- Museum number
- Series: American Modern
Pitcher; from group of 'American Modern' dinner-ware; earthenware, cast; in 'sea-foam' green glaze.
- Production date
1939-1959 (produced circa)
Height: 26.70 centimetres
- Curator's comments
- In set with 1988,0116.1
In set with 1988,0118.1-2
In set with 1989,0108.1-3
Text from J. Rudoe, 'Decorative Arts 1850-1950. A catalogue of the British Museum collection'. 2nd ed. no. 319.
Russel Wright trained as a theatrical designer with Norman Bel Geddes (see Decorative Arts 1850-1950, Cat. 113) in the 1920s before setting up his own studio for the design of furniture and other household products for retail sale in aluminium, chrome, ceramics and wood.
The designs for 'American Modern' were completed in 1937, but it took Wright two years to find a factory willing to undertake production. In order to overcome an initial lack of response, Wright mounted a huge advertising campaign, using his theatrical background to promote the service with radio interviews, appearances in stores, lectures and so on. Within two years the factory was unable to keep up with demand and over the next twenty years more than eighty million pieces of 'American Modern' dinnerware were produced, making it one of the most popular mass-produced patterns for informal dinnerware ever sold and the standard present for young brides in the early 1940s.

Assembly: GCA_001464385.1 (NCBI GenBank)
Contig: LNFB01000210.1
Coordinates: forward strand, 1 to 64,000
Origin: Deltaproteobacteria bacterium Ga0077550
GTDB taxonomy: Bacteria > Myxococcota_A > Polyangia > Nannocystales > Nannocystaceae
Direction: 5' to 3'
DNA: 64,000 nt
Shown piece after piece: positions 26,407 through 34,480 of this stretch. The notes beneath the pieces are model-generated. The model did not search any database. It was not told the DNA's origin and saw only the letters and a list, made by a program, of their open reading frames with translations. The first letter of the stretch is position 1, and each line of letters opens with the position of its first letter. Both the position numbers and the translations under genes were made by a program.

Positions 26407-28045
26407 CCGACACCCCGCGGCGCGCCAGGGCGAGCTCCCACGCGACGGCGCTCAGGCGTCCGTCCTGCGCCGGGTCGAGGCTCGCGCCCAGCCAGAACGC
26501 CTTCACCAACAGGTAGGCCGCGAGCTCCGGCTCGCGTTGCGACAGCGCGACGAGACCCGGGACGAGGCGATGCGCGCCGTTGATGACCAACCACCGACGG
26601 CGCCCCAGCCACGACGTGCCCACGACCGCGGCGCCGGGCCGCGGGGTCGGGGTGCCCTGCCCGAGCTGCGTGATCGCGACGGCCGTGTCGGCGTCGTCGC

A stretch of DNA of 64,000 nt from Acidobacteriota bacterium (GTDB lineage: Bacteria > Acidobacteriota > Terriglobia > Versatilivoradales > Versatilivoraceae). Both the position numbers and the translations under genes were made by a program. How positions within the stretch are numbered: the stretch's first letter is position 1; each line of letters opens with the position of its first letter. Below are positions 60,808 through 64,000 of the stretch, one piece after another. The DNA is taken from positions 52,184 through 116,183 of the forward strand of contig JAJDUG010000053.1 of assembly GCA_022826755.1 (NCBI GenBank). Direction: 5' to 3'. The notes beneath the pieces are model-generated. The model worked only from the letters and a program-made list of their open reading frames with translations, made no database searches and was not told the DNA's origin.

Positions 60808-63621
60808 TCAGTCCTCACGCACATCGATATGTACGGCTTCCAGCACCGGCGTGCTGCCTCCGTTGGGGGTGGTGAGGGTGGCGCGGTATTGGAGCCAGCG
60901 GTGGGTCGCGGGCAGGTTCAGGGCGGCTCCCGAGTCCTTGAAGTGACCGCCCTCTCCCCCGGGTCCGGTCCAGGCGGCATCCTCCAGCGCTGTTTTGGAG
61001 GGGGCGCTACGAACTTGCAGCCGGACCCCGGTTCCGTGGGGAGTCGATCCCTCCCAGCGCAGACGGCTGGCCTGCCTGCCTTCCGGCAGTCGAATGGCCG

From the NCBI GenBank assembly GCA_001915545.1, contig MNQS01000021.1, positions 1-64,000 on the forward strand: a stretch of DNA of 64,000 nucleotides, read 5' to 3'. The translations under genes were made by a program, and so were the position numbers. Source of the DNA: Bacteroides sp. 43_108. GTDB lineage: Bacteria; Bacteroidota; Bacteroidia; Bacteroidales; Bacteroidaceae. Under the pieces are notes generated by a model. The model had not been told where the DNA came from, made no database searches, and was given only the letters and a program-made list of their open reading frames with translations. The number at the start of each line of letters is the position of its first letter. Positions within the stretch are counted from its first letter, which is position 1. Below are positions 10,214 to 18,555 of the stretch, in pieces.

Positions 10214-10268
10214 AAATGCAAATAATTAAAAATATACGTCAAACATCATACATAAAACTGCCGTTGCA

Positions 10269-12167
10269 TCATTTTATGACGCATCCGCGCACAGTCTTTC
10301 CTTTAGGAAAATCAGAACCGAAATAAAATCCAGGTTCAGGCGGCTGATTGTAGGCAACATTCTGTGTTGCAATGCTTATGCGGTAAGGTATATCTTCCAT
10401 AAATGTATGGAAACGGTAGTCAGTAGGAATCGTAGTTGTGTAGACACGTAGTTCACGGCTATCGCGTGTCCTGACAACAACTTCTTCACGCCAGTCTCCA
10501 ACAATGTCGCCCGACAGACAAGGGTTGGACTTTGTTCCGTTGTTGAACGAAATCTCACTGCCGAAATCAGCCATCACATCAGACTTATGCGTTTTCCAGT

Its success lay not only in its unprecedented asymmetrical organic shapes but also in its equally unconventional colours, subtle and original shades which customers were encouraged to mix and match as desired. Wright worked with ceramic engineers at Alfred University, New York, to develop the glazes, which were very different from the bright primary colours used in Frederick Hurten Rhead's 'Fiestaware', another informal service. In his use of soft shapes without rims or hard angles, Wright was among the first to make the shift from Bauhaus-inspired geometries to more complex, biomorphic forms and himself acknowledged his esteem for the Surrealists (W.J. Hennessey, 'Russel Wright: American designer', Gallery Association of New York State, Cambridge, Mass. 1983, 38). For similar concern with organic form, see Eva Zeisel's 'Town and Country' dinnerware (Cat. 333-5).
For further discussion, see M. Greif, 'Depression Modern: The Thirties Style in America', New York 1975,172-3; Hennessey, 37-44; A. Kerr, 'Russel Wright Dinnerware: Designs for the American table', Paducah, Kentucky 1985, 34-44, Brooklyn 1986, The Brooklyn Museum, 'The Machine Age in America', 62.
Wright found that his simple and austere style was no longer appreciated in the 1950s. He closed his design office in 1958 and became an environmental consultant for developing countries and then for the National Parks Service [Industrial Design 23, March/April 1976, 46-51).
- On display (G48/dc6)
- Acquisition date
- Britain, Europe and Prehistory
- Registration number